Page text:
Akane Hosoyamada shows off a hard shot from the blueline but she hits Schelling.

First penalty of the period goes to Switzerland, a hooking call on Schelling served by Lisa Rüedi (commentators think it should have been a crosscheck call on Livia Altmann). Japan presses but nothing doing.

Alina Müller tips the puck to herself to get a breakaway and just beats Fujimoto with a lethal shot to put Switzerland up 3-0.

The Clarkson Cup has been mentioned at least three times this game, almost every time Aina Takeuchi touches the puck. Normally this sort of thing annoys me but the Clarkson Cup needs more publicity.

The Japanese keep coming but Schelling is just absorbing everything.

Hanae Kubo gets a stick on a shot by Mika Hori and Japan is finally on the board 3-1. Secondary assist to Haruka Toko. Still 12:27 left to go. Might not be much hope but there’s some!

Fujimoto goes swimming as Switzerland gets a few chances but she keeps things out long enough to get a whistle.

Japan gets a golden opportunity but can’t take advantage. They’re outshooting Switzerland 10-3 about halfway through the period.

Switzerland is starting to turtle a bit, and they get called for icing a few times in rapid succession.

Haruka Toko gets an opportunity, splitting the defence and Schelling just manages to squeeze the puck under her arm.

The next opportunity for Japan results in a penalty to Switzerland so Laura Benz goes off for tripping. Japan fights like mad at first before the power play becomes a passing clinic, looking for a clear lane to Schelling.

3:46 to go and Japan pulls Fujimoto for the extra attacker.  Nothing is getting out of the Swiss zone but nothing’s getting by Schelling either.

Despite a furious effort, Japan can’t get another goal. Schelling not only guarantees the Swiss a spot in the quarter-finals, but ties Kim St-Pierre for the Olympic record for career wins with eight. She faced 38 shots and only let in one.

This was a heartbreaker for Japan, but we’re almost guaranteed to see their first Olympic win in the next game.

Sweden vs Korea 8-0

Unsurprisingly, Shin So Jung is in net for Korea, and Sara Grahn is at the other end for Sweden.

First Period

Shin gets tested quickly by Erica Uden Johansson, and Sweden doesn’t stop. The first minute and a half of the game has the Swedes putting five shots on Shin. There’s a nice defensive play on a Swede by Kim Heewon, but Korea’s going to need to do more of that, because this pace is untenable.

After a nice turning backhand by Randi Heesoo Griffin, Lee Jingyu floats a shot that Grahn easily sticks away, and then after holding the puck in at the blue line Park Yoonjung gets off Korea’s third shot in a half minute.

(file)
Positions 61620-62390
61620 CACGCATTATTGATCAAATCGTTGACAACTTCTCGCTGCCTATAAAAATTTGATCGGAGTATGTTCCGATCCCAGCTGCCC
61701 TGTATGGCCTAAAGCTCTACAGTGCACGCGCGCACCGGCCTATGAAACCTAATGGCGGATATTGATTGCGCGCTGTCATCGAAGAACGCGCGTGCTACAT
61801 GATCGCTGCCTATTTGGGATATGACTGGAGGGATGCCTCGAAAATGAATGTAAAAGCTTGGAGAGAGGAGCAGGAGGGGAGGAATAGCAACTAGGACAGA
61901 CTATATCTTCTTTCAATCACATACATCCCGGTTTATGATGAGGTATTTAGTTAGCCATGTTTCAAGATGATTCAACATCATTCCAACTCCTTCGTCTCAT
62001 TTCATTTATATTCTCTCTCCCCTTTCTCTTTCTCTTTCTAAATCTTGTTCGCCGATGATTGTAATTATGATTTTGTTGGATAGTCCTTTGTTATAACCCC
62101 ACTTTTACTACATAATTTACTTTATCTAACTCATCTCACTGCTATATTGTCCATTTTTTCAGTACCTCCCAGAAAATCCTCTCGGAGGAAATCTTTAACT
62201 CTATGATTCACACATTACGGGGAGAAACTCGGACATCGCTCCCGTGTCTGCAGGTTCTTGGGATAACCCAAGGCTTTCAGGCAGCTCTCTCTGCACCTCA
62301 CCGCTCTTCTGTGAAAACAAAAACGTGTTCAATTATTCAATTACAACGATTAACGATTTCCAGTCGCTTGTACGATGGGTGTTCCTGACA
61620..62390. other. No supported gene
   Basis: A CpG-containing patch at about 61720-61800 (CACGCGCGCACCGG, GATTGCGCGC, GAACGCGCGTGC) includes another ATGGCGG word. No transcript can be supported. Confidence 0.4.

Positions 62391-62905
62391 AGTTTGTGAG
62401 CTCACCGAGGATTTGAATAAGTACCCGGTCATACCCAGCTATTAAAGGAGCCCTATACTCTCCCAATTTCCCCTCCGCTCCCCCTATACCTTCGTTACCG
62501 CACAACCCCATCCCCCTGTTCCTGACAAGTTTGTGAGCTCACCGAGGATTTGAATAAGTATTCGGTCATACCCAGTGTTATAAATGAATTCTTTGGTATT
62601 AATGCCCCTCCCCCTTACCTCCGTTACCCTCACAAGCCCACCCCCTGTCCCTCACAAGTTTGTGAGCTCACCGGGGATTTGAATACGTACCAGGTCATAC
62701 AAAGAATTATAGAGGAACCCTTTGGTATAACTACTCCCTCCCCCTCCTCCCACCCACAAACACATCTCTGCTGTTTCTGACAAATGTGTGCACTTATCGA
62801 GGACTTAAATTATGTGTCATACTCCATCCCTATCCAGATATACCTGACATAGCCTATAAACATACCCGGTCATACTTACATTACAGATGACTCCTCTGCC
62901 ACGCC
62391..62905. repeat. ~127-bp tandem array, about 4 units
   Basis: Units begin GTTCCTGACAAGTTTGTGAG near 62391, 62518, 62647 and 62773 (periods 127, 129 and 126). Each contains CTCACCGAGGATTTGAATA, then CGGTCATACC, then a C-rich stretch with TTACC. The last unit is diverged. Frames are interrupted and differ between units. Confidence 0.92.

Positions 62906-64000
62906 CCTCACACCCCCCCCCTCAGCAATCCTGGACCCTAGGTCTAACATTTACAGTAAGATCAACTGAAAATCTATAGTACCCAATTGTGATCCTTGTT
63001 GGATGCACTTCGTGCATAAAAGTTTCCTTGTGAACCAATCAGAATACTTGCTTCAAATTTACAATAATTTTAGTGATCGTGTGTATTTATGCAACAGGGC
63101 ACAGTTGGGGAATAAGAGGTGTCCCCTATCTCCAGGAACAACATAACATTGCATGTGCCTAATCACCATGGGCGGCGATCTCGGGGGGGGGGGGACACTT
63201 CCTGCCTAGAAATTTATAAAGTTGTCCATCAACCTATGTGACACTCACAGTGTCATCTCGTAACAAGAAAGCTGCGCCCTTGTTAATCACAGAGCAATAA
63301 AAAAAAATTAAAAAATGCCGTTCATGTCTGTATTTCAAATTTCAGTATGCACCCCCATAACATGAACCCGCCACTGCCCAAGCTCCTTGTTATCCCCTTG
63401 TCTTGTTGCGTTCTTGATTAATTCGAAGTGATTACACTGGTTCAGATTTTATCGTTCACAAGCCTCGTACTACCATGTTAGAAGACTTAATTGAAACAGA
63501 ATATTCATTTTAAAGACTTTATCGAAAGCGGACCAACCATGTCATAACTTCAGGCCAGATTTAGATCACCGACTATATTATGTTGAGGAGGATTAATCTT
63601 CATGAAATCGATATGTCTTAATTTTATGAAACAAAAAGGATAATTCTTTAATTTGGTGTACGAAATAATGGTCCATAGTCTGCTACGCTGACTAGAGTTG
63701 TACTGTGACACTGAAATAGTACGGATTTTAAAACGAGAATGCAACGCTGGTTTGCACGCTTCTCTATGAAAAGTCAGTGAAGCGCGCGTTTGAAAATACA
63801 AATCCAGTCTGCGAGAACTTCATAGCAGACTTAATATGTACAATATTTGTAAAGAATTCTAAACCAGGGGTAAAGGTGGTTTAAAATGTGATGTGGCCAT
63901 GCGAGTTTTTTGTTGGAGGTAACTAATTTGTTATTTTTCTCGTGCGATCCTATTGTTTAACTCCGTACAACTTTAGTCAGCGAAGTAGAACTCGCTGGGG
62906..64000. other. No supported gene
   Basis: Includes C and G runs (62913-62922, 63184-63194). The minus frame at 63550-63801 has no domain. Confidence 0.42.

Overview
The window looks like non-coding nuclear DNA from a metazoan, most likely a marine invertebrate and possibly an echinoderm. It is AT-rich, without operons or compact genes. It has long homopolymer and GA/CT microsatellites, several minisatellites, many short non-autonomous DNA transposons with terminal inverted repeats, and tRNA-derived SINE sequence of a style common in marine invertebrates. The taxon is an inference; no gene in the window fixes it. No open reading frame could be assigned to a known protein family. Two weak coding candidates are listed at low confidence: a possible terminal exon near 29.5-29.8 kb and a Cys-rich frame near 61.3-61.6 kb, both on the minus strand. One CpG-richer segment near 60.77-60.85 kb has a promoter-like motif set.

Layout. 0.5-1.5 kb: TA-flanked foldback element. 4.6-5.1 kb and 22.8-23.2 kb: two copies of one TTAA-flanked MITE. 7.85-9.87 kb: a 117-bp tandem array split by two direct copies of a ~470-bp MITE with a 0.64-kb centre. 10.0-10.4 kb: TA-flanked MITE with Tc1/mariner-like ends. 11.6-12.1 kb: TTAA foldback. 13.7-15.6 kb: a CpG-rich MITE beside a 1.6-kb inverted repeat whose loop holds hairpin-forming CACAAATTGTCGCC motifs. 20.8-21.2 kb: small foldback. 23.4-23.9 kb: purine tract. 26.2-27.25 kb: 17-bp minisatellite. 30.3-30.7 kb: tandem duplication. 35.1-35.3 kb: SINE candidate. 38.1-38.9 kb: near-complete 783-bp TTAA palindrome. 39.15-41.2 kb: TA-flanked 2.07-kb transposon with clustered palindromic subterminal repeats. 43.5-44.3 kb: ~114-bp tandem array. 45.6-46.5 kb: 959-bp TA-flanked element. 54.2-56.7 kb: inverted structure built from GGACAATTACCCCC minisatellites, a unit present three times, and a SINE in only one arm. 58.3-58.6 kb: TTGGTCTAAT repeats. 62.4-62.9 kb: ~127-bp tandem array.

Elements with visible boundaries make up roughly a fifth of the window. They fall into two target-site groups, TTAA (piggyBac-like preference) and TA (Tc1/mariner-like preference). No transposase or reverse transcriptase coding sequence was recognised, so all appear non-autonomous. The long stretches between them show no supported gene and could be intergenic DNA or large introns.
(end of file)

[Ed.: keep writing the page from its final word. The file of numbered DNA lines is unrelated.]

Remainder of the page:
Sara Hjalmarsson digs away at a puck at the top of the crease, and she’s knocked down late by Kim Heewon for getting too close to Shin, who takes a penalty for roughing. Sweden doesn’t take long to convert. After passing the puck up to Maja Nylén Persson at the point and a quick give-and-go, Sweden’s youngest player threads a shot through traffic, off the post and in. Shin can’t track it, and it’s 1-0 Sweden.

A scoring chance for Kim Heewon is sabotaged when Kim can’t stay on her skates, although she still gets a shot off. Park Yoonjung is able to force a turnover at the red line and send it the other way—she’s looked good so far this game.

At the other end of the rink, Sweden rings a shot off the post, but this time it stays out of the net. Shin keeps making tough saves look routine, especially when she’s got a player coming in on her all alone. This time, it’s stonewalling Erika Grahm.

Korean captain Park Jong Ah hooks down Emma Nordin in the Korean zone, giving Sweden its second power play of the game. Shin has to make a save on a Nordin shot from the slot—fortunately for Korea, Nordin fanned on it a bit, but it looked plenty dangerous anyway.

Korea kills off the penalty, but unfortunately for them, any momentum is destroyed when a bad bounce goes Sweden’s way a few moments later. Elin Lundberg takes a hard shot from the top of the faceoff circle, and it trickles through Shin’s pads.

A quick time later, Fanny Rask does Fanny Rask things. She grabs the puck, curls around the net and fires it to the slot, where Johanna Fallman is waiting to bang it past Shin. It’s a tough minute or so of game time for Korea, especially right after killing off that penalty.

Sweden takes its first penalty, Pernilla Winberg on Kim Heewon in the defensive zone. After a bit of trouble getting in the zone, the Koreans try to set up the cycle, and a pass to the point player promptly misses and slides out of the zone and down the ice. Sweden kills this penalty off without much difficulty—Korea doesn’t get a shot on goal.

Lee Jingyu gets Korea’s best scoring chance of the game so far, collecting the puck in the neutral zone, coming in with speed and firing the puck just over the top of Grahn’s net. Griffin gets a shot on net a few moments later. Korea does seem to be showing more offensive spark then they did against the Swiss.

Unfortunately, a shot by Hwang Chung Gum is blocked by Lisa Johansson, and it leads to a turnover and a rush the other way. Johansson slings the puck to Uden Johansson, and she puts it past Shin, crashing the crease in the process along with Hwang, who’d desperately tried to get back to cover for her mistake.